Cigarette smuggling ring may have been funding terrorism

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NEW YORK CITY (PIX11) —  Does the sale of illegal cigarettes fund terrorism?

State Attorney General Eric Schneiderman along with Police Commissioner Ray Kelly are trying answer that very question.

“We know that criminal rings like this have been used like this in the past to support terrorist groups and others in other parts of the world,” said Schneiderman at a news conference Thursday afternoon.

The criminal ring operated in four states and dealt with illegal cigarette sales focused primarily on four of the city’s five boroughs.

RELATED: Cigarette smuggling in New York has history of terrorism ties

“They flooded New York City from their distribution center with approximately 20,000 cartons of cigarettes a week all untaxed,” said Schneiderman.

The operation laundered more than $55 million, while a profit of $22 million was generated.  About $7.8 million of that profit has been recovered.  It is the roughly $14 million that is unaccounted for that generates worry: “We are very concerned about where the money went and we are still investigating that,” said Schneiderman.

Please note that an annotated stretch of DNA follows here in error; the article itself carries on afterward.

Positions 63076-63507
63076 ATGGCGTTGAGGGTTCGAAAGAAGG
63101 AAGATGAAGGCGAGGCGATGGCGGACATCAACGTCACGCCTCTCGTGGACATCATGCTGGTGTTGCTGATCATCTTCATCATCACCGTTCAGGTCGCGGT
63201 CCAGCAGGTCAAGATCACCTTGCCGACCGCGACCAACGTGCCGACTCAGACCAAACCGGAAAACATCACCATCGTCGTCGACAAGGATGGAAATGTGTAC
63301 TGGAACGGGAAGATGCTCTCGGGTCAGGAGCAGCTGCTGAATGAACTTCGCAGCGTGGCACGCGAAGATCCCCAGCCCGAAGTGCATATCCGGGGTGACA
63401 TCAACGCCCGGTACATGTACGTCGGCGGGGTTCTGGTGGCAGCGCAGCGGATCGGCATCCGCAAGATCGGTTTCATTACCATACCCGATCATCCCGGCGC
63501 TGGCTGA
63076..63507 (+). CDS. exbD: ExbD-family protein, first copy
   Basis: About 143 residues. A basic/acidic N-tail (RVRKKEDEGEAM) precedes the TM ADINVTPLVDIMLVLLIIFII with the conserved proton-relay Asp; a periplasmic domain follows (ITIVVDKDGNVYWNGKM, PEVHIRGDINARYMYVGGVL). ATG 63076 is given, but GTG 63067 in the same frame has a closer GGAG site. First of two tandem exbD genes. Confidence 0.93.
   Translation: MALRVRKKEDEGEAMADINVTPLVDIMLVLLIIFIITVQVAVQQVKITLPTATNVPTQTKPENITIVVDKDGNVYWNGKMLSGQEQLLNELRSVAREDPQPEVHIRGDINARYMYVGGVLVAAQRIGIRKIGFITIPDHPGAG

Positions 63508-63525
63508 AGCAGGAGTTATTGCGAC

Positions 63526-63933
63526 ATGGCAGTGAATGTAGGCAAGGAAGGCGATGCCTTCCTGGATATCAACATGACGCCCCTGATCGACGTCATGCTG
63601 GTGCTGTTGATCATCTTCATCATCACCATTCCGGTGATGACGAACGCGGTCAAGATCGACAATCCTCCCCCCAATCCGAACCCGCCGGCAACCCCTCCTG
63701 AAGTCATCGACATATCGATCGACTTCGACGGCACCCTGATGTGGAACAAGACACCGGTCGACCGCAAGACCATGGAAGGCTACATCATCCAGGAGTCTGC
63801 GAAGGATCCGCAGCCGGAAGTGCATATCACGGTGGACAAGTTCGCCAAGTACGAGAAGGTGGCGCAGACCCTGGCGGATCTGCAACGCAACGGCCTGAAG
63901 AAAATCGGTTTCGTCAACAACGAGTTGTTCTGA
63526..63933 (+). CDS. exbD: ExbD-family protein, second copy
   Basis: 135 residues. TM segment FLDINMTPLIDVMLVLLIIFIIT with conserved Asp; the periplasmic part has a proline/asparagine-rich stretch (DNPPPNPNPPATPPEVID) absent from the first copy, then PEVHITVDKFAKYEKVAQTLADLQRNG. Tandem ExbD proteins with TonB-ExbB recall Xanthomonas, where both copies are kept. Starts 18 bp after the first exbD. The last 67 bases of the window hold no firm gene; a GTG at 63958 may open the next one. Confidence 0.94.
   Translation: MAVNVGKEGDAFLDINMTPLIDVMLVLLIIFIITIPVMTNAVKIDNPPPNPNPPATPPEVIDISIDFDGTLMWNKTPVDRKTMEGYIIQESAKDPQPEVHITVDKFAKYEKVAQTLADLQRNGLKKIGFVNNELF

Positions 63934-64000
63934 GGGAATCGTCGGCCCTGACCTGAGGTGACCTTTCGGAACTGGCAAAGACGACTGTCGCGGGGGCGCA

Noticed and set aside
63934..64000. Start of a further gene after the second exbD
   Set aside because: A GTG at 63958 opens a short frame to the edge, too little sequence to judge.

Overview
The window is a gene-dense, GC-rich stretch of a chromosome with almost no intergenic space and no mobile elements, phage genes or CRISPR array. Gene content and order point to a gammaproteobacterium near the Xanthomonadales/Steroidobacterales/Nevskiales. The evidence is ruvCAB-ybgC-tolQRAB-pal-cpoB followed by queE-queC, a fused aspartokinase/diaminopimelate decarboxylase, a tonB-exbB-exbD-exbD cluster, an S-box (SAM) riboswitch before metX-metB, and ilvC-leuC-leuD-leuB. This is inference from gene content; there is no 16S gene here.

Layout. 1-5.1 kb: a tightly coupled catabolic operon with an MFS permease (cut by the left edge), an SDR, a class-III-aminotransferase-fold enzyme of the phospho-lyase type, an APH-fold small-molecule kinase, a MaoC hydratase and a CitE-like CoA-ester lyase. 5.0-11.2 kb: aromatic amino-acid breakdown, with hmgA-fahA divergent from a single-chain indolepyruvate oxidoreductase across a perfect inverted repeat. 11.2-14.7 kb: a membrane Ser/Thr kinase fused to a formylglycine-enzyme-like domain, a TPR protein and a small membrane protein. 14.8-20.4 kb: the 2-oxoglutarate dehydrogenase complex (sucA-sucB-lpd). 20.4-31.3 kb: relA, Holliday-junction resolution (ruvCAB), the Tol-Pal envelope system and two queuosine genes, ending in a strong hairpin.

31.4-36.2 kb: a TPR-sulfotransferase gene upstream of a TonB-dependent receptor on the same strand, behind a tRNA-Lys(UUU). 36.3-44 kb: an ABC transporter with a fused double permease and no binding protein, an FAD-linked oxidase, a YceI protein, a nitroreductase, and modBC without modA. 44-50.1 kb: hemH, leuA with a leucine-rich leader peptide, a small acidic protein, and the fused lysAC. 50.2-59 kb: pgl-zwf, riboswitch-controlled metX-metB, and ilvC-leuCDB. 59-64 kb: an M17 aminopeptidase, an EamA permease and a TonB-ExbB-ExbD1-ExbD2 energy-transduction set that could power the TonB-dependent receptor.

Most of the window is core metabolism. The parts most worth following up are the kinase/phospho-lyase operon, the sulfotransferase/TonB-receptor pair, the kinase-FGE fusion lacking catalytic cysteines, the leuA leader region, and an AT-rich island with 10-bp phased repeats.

One of those detained, Youssef Odeh, is said to be a vocal supporter of the blind Sheik Omar Abdel-Rahman.  PIX11 News cameras captured him nearly 20 years ago surrendering to authorities at his home in Brooklyn. Ultimately he was convicted in a plot to bomb New York City landmarks.

Authorities admit there is no proof that this conspiracy funded terrorism. Still, with close ties to questionable characters, Kelly says, “What we’re showing here is some smoke, no pun intended.”

In all, 16 operators took part in the enterprise according to law enforcement, with 15 already having been arrested.  The alleged conspirator still on the lam is Ribhi Awadeh who is believed to be in Jordan.

All but two of the suspects are here illegally, said Anthony Scandiffio, Homeland Security’s Deputy Special Agent-in-Charge.

Additionally, although many were classified with an illegal status, their travels included movements overseas.

“There was some other travel involved, yes,” said Schneiderman who indicated that none of them were on any terror watch lists.

Dubbed originally Operation Tobacco Road the new initiative has no name, but the objective is simple” follow the money trail.